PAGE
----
13. If you're running an Intel socket 1151 CPU, use the onboard video instead of the Matrox G200. We used a LOT of Matrox cards... but that was ~20 years ago. The onboard Intel GPU will be significantly faster.
  14. FWIW, That DPC Latency (although in the Green) isn't particularly low. You won't be able to work at smaller ASIO buffer sizes with DPC Latency near 300uSec. I'd test the laptop with a different audio interface. You may be encountering an issue with performance-throttling (common with laptops). CPU load for just recording is relatively low (as Noel mentioned)... so the system may be reducing clock-speed of the CPU (to conserve power and keep temps lower). Tracks Live may be a more substantial CPU load... thus not triggering performance-throttling. Many laptops (especially off-the-shelf models) don't expose BIOS parameters necessary to prevent performance-throttling. In this case, there are 3rd-party utilities that you can try (Throttle Stop)... but they may not fully solve the issue. The issue with laptops (especially off-the-shelf) is that they're designed for a MUCH different purpose than being a high-performance workstation. The typical user (Facebook, Email, light photo editing, etc) won't notice a 4ms hiccup in data flow (high DPC Latency)... whereas for DAW purpose that means an audio dropout. The typical user is much more concerned with long batter-life vs. maximum performance. Any type of power-management or performance throttling (necessary for long battery-life and to keep temps down in a tight enclosure) runs contrary to what you're trying to configure in a DAW. That laptop will never be able to effectively work at smaller ASIO buffer sizes... but should function alright at higher ASIO buffer sizes. I'd borrow/rent an audio interface that's known to be rock-solid (RME would be a great choice)... and check performance.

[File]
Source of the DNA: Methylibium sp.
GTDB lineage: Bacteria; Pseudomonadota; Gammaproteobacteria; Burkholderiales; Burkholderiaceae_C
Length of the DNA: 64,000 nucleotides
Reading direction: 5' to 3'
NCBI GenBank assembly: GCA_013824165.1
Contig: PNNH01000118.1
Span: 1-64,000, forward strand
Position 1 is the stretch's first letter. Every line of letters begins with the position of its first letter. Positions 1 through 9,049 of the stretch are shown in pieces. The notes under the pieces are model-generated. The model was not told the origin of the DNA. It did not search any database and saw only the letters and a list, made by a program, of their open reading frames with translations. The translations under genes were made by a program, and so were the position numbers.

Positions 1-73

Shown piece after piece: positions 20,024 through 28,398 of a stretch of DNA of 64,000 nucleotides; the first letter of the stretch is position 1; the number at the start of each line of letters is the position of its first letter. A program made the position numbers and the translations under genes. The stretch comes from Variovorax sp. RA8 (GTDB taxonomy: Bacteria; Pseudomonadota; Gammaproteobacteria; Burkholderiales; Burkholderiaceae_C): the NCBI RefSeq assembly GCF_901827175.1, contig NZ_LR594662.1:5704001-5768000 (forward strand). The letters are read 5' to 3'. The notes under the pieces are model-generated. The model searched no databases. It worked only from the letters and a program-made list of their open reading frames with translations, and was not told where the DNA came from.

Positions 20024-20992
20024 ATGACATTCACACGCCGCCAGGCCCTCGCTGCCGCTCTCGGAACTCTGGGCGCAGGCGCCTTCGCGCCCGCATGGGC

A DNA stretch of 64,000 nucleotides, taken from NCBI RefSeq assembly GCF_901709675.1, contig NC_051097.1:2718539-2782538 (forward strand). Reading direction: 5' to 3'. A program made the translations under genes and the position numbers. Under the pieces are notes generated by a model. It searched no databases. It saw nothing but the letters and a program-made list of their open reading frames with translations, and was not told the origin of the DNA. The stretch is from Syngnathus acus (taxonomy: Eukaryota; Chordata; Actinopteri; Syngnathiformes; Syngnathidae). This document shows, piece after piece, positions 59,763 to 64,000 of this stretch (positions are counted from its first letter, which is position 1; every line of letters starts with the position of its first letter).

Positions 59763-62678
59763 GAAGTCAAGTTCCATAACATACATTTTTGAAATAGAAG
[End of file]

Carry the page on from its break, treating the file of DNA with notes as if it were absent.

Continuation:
15. I have nothing at all against AMD. At any point in time, I'll use what I feel is the best overall CPU available. With Ryzen, Thunderbolt-3 is not available. That's a show-stopper for myself and many of our clients. Ryzen's "Infinity Archtecture" benefits from running faster RAM (DDR4/3200)... but it's hard to find a motherboard that'll run DDR4/3200 absolutely rock-solid. Ironically, Intel architecture doesn't benefit significantly from running faster RAM... but most motherboards will run DDR4/3200 without issue. From a performance standpoint, Ryzen is amazing at tasks that are heavily multi-threaded (video rendering). With lower clock-speed, Ryzen is not so amazing at are tasks that aren't heavily multi-threaded. In a DAW application, not all tasks can be heavily multi-threaded. Playing thru an AmpSim plugin and monitoring in realtime using a 32-sample ASIO buffer size at 96k is not something that lends itself to being heavily multi-threaded. Thus, when it comes to a DAW, CPU clock-speed is the most critical factor. As far as cores, you want as many as you can get (or afford). What you don't want to do is sacrifice significant clock-speed for more cores. This is why Xeon CPUs are often a significant performance hit (when used for DAW purposes). Another thing to be aware of is that CPU core performance doesn't scale 1:1 IOW, doubling the number of CPU cores doesn't double performance. I don't see Intel being particularly "pricey". 😉 With the release of the i9-9900k, you've got high-end "workstation" level performance in a mid-tier (cost) CPU. You have to go high-end socket 2066 i9 to significantly best the 9900k. The 9900k has 8 cores (16 processing threads) that can be locked at 5GHz. You've got the best of both worlds (super high clock-speed and 8 cores/16 processing threads). With AMD, we've notice small "incompatibility" type issues. ie: On one of the Cakewalk demo sessions (which we often used to compare performance), Boost 11 was used on a kick drum track. When running a Ryzen CPU, Boost 11 was producing an unwanted "click/snap" that almost sounded like digital clipping. Running the same exact project with an Intel CPU, Boost 11 (same exact settings) yielded no click/snap. I don't put the fault for this on AMD (many applications/plugins aren't fully optimized for Ryzen CPUs)... but you're likely to encounter similar issues. As a point of reference, I paid ~$100 more for my PII-266 (266MHz single core CPU) than I did for my 9900k (8 cores at 5GHz). Healthy competition from Ryzen is good for all involved. Right now, I prefer Intel (for the reasons above). If/when AMD fully leap-frogs Intel, we'll be happy to use their CPUs. We built many Athlon and Athlon II based machines when AMD was beating Intel (badly) in floating-point performance. Regarding Apple manufacturing their own CPUs: AMD has been at it for decades... and still can't best Intel's top 9980xe CPU. Apple would likely reap higher profit margin by using their own CPU... but I have serious doubts that it would be on par with the best AMD/Intel CPUs. Apple has all but abandoned their power-users... so it wouldn't be out of character for them to continue this direction (fully knowing their machines would offer lower performance). The iMac Pro is a sleek/slick looking machine. But when that represents the pinnacle of your top-performance range, you're not aiming high.